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It would be a tragic mistake to count any GOP candidate out of the primary race, if recent events are any indication. With the cloud of speculation over potential entrances by former Alaska Governor Sarah Palin and New Jersey Governor Chris Christie having dissipated, voters are beginning to re-analyze the candidates who have so far been committed to seeking the nomination. The decline of Governor Rick Perry in the polls, and the rise of Herman Cain, goes to show just unsettled the field still is. Enter former Speaker Newt Gingrich, who has been considered dead in the water almost as soon as the 2012 race began, especially, as consultants jumped ship early, citing lack of organization and discipline from Newt Gingrich himself.
Yet, on a shoe string budget, left to fend for himself, and having been written off by everyone including Saturday Night Live – which featured a skit of Gingrich being asked if he really wanted to be President by the moderator, to which his impersonator simply replied, “no” and cheerfully left the debate stage – Gingrich has been slowly and meticulously piecing together a sturdy and intellectually formidable campaign. Finally, the results of Gingrich’s effort seem to be paying offwith recent polls showing him holding at an average of 8.2%, and steadily rising.
Last week, I had the fortune of meeting Speaker Gingrich at a screening of his and his wife’s new film, A City Upon A Hill, an event held by the Columbia Tea Party, in Columbia, South Carolina. The movie, a montage of historical scenes from American history, pieced together to highlight its theme of American Exceptionalism; overlaid with narration from Gingrich and numerous other conservative thinkers. Yet Gingrich was the real magnet of the event.
It is not hard to understand why Gingrich is attractive to GOP voters. His conservative record extends decades before the political emergence of the others. He is seen as a hero within the GOP for engineering the “Contract with America” in 1994, giving Republicans their first majority in Congress in forty years. Gingrich’s brain was once described as a “National Treasure,” complimenting his immense intelligence, that judging from this event, is even more impressive in person. Fortunately, his importance was not lost on the attendees; most members of the Columbia Tea Party were above middle age or retirees.
Gingrich’s speech or answers to audience questions was not a compilation of talking points. He didn’t talk down to the voters as other candidates often do, and the audience thanked him with their numerous standing ovations. Gingrich also did not attempt to play to the desires of the crowd, remaining authentic throughout. When asked by an audience member whether he would support the “fair” tax – a popular issue among Tea Party voters – Gingrich politely responded with a “no,” and went into a detailed explanation why not, and his own solution. Yet, this did not affect his support from the audience.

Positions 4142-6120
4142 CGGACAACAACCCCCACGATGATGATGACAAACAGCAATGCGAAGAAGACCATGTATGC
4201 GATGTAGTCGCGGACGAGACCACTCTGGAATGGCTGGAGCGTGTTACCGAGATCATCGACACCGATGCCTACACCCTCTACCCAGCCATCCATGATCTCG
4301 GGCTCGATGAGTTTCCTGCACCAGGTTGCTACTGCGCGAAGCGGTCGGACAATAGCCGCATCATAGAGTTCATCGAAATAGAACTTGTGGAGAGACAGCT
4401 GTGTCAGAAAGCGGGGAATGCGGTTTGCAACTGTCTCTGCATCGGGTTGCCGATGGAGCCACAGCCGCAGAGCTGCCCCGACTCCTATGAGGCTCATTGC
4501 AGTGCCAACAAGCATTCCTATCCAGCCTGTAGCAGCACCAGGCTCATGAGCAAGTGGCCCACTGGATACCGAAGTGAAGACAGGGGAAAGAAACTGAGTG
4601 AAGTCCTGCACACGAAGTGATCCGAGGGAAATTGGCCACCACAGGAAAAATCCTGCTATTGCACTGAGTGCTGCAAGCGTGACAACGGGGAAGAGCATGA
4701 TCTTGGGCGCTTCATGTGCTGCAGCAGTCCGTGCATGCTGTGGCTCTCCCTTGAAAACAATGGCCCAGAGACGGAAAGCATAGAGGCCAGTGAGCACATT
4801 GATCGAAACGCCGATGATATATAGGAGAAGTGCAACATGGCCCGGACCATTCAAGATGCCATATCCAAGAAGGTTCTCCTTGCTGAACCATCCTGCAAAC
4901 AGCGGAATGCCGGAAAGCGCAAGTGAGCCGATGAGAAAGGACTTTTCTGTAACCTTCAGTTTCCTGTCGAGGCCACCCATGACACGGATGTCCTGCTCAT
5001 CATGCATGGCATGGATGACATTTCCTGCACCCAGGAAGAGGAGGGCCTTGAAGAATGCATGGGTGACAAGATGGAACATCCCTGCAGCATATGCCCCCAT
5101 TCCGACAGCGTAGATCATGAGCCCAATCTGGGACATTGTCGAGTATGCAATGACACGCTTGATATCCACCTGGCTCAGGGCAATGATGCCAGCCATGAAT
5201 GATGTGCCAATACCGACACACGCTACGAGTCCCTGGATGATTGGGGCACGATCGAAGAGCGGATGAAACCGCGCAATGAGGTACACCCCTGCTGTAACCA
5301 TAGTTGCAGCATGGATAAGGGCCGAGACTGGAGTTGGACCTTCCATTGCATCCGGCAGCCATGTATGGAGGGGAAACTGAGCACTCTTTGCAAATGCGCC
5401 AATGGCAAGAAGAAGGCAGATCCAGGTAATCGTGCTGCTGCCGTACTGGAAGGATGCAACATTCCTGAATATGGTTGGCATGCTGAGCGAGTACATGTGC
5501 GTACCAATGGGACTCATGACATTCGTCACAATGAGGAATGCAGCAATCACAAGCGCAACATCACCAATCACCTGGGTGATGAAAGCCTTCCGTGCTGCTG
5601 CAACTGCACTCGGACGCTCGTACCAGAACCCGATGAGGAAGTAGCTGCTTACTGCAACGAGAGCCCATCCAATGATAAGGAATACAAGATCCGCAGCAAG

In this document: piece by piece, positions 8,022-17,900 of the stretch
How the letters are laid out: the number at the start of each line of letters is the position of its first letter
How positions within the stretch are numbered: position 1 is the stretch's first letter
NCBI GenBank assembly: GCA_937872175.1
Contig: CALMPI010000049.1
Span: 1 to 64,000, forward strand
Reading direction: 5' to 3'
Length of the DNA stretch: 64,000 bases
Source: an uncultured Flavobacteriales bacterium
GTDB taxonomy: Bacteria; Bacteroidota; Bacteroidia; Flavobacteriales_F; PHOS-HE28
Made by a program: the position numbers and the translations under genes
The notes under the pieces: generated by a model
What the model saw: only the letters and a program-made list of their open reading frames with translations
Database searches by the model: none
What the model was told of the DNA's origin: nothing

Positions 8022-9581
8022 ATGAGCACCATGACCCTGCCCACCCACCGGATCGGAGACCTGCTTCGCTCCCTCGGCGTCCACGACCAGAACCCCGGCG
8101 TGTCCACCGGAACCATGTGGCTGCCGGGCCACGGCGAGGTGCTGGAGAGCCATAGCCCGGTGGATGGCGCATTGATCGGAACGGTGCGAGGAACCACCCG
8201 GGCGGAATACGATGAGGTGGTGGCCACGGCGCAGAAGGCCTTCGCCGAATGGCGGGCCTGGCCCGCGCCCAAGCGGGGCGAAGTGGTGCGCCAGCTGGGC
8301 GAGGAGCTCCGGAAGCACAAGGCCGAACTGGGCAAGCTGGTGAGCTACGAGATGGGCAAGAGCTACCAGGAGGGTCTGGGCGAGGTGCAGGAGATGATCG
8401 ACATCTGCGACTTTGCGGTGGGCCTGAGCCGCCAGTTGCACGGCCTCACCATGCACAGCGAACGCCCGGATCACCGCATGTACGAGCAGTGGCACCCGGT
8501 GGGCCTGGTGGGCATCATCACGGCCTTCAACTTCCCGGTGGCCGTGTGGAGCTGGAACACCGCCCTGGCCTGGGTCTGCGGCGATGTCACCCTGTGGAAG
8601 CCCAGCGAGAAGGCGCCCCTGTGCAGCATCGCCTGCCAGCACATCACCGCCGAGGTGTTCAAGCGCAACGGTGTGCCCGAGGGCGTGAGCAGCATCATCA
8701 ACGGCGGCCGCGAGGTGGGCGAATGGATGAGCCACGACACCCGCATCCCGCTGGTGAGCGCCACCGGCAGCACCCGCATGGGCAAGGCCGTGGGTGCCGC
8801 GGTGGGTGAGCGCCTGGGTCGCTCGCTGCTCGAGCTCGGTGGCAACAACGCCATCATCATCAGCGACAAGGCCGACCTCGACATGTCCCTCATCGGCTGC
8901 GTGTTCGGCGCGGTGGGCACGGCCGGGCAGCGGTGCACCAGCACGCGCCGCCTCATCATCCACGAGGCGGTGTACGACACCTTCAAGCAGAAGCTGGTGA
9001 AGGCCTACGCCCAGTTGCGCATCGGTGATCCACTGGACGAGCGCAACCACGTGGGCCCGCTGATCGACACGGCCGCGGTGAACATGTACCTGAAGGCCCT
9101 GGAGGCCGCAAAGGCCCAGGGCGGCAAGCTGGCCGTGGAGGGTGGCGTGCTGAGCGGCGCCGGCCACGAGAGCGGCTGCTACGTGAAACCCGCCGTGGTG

The Tea Party seems to be split on their choice of candidates, but Gingrich is still a contender. On September 26th, Tea Party Nationfounder, Judson Phillips, announced his endorsement for Gingrich, citing electability, conservatism, overall vision, and skill displayed in debates as key motivators. Unfortunately for Gingrich, the form of the Tea Party movement has a number of organizations, and is not very cohesive generally. Phillips’ support only shows that Gingrich still has a fair shot at the nomination. A large number of Tea Party voters are pulling for Hermann Cain as well.
Gingrich himself attributes his success to his demeanor in debates; keeping his campaign positive and focused on the message. He feels the public does not want to see him attacking other candidates. So far, Gingrich has upheld his promise – also known as Ronald Reagan’s11th Commandment to not attack other Republicans – and his exceptional comments during the debates receive favorable acknowledgment from viewers. Tuesday’s Bloomberg TV/Washington Post debate was no exception. Part of the excitement is what he will say when he gets a chance at the microphone, and rarely does Gingrich disappoint.
It is nice to see Gingrich back on track, although he must beware to avoid his old campaign pitfalls. As mentioned earlier, Gingrich’s campaign seems to be run solely on his own persona, and not that of advisers. The floaters visible at this event seemed disorganized and off-putting. Even though they were low level volunteers, it is important for Gingrich to make sure that nothing is holding him back. He may be brilliant and eloquent, but there is still a void in quality campaign tactics.
He revealed to attendees at the next day’s breakfast meet and greet, that he wanted to put together a youth movement for his campaign. His idea focused on getting college and high school organizers talking to their peers about the future of Social Security. For those wondering what careers the future holds for them, as most students are, retirement is not an issue that motivates them into action. Rachel Keane, 17, of Stanley, North Carolina, who will only be old enough to vote in the general election, yet is still remarkably involved politically, remarked “I think Social Security must be an important issue. I am tired of people complaining about it, but not telling me why.” Through my discussion with her and her father, Whit Keane, an entrepreneur, this is not a small matter, as her knowledge of political issues far exceeds many twice her age. Despite this, both expressed that Gingrich’s platform resonates well with them, and that it would be a shame if Republicans overlook such an important political thinker, with such a wealth of knowledge and experience.